The Production/GT race was flagged-off at 50 minutes with the minimum of fuss, and the Whitebridge Aston made a pit stop – it didn’t have to at this point, but this was unplanned, and the start of the gearbox issues that would plague it’s race. There as a planned stop, though, for the Cunningham’s Porsche, Mark handing over to dad Peter.
David Birrell had been circulating steadily in the Woodard Mini Cooper, but on the hour mark, brought it in due to an overheating issue; sadly, it would not re-appear.
With the slower running due to the wet conditions, it was clear that fuel consumption may not be a significant issue in this race, and indeed, leader Lockie went to half-distance, an hour and a quarter, before bringing in the Ferrari 458 for a service. He jumped back in again, to maintain continuity and deliver his full maximum stint length of 90 minutes. By this time, Jacob Mathiassen had already handed the class-leading Ginetta G55 to Steve Fresle, and Sam Alpass had brought in the Geoff Steel-run BMW M3 for Lee Atkins to take over. This would be a short-lived stint though, as the BMW was parked-up out on the circuit just a lap later, and would not rejoin.
So, with the Audi out, and the BMW Z4 delayed, Richard Neary was now just 45 seconds behind the leading Ferrari, which was soon about to make its second stop. The Mosler stretched its fuel consumption, and pitted with just 68 minutes left, Martin Short rejoining at the wheel, still in second place. Kevin Clarke brought the BMW Z4 in too, and Ian Lawson came out retaining third place. It was only a few laps later that Lockie pitted the Ferrari for the final time, and David Mason was installed to take the car to the flag.
Short took the lead while Mason was acclimatising to the conditions, and Ian Lawson unlapped himself from Mason, and began to claw back the deficit. Mason’s lap times began to come down, though Short had grown a handsome lead of nearly two laps, before the Mosler pitted for its final mandatory stop. Neary got back in for the last half-hour of the race, and cruised to victory two laps to the good, in a race that surreptitiously seemed to have been shortened by three minutes to beat the curfew. Ian Lawson had seized second place from Mason on the penultimate lap after a dramatic chase-down, but a post-race investigation by the officials determined that the ING Sport BMW Z4 had contravened the pit-stop regulations. They were awarded a one-minute penalty, dropping them back to third place overall, and in class.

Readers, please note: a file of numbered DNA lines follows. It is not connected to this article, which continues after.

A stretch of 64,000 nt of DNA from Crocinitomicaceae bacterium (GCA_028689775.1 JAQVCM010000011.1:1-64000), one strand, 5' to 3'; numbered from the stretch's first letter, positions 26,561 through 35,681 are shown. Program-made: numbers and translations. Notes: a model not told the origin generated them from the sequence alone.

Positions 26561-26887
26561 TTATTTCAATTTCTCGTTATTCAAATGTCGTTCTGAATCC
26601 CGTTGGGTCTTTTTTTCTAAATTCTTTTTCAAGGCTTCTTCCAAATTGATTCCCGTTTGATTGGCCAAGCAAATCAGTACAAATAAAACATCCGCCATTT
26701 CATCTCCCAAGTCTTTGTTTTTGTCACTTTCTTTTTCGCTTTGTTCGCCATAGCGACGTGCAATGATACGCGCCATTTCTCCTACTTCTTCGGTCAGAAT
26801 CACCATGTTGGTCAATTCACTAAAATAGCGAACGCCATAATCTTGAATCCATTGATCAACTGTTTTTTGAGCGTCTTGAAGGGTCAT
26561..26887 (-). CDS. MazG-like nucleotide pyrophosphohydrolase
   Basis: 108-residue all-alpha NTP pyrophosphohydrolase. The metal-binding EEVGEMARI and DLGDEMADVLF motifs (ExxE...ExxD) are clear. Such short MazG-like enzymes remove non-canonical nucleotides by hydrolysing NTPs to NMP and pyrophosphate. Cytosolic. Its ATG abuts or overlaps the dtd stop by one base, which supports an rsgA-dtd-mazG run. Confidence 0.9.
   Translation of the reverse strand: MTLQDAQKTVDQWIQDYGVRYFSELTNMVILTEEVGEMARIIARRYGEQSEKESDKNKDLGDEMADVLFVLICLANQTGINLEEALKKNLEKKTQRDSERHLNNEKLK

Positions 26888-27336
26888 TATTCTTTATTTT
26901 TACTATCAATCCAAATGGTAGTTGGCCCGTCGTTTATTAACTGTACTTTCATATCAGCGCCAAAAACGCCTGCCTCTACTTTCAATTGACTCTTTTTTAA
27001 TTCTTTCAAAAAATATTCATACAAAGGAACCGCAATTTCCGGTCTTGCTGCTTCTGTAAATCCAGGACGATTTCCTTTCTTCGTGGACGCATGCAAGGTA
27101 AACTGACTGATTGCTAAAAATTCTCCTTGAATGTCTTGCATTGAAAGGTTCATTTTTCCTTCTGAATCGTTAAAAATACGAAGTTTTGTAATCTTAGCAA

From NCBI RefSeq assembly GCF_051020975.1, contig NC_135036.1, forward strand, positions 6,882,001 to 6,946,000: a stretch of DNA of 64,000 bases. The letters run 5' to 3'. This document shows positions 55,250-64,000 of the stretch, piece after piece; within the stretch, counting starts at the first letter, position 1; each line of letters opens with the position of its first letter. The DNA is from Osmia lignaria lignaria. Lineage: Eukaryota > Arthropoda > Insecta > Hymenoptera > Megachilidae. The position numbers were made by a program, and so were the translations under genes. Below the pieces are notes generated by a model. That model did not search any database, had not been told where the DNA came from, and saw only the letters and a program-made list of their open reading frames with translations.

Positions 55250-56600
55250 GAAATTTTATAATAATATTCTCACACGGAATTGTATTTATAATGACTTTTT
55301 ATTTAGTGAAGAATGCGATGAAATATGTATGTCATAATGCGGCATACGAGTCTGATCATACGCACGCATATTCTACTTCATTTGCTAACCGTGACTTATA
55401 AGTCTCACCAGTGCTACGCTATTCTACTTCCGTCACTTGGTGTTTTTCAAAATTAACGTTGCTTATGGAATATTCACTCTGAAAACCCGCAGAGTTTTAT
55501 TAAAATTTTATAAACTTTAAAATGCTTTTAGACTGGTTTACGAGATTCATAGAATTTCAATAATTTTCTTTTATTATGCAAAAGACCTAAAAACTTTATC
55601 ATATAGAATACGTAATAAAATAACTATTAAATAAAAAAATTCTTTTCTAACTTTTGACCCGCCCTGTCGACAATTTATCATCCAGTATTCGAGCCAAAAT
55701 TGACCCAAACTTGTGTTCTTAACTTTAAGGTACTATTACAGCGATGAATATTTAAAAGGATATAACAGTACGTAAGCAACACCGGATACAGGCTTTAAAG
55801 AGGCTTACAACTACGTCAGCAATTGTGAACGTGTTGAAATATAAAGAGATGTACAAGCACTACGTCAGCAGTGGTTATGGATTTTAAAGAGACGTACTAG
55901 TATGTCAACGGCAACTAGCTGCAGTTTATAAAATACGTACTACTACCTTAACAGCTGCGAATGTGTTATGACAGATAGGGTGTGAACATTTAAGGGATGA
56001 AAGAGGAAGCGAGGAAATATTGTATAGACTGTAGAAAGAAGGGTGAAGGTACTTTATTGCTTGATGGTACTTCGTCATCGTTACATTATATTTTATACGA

“There were no problems” confessed Martin Short, for a race car that hadn’t seen the light of day for two years, adding “Richard did the lion’s share of the work, I just stroked it”.
Behind the leading Class 1 trio, lone Class 2 contenders Mark and Peter Cunningham came home fourth overall in the Shaws Glass Porsche 997, declaring it one of their best races; “It’s good to finish with no problems and a class win at last” said Peter.
Class 3 victors Steve Fresle and Jacob Mathiassen were fifth overall, back to normal service for the Century Motorsport Ginetta G55 after a slightly troubled mid-season, finishing ahead of Invitation runners Chris Headlam and Joey Foster in the Lanan-run Lotus Exige, and the Murphy/Cocker Aston Martin Vantage, which had endured gearbox problems for much of the race; “We had so many pit stops, and it was stuck in fourth for the last 20 minutes” exclaimed Jonny Cocker.
Class 5 went again to Synchro Motorsport, the tricky conditions allowing Martin Byford and Alyn James to punch above their weight with the faster machinery in the Honda Civic Type R, and a final, quick, pit stop was due to Alyn’s drinks bottle coming disconnected and sliding around the car. Sadly, the competition with the Woodard Mini Cooper never materialised, but the duo nevertheless competed as they ever would.
The tricky conditions in this race meant that most of the runners, if not all, endured a spin or a missed chicane at some point; most survived, some didn’t. The sad demise of the Tockwith Audi, and the success of the Rollcentre Mosler, put a different complexion on the event, and the points standings. We go to Brands Hatch on November 13th to conclude the championship in the darkness.
1st – Richard Neary/Martin Short – Mosler MT900 – Rollcentre Racing
2nd – David Mason/Calum Lockie – Ferrari 458 GT3 – FF Corse
3rd – Ian Lawson/Kevin Clarke – BMW Z4 GT3 – INGSport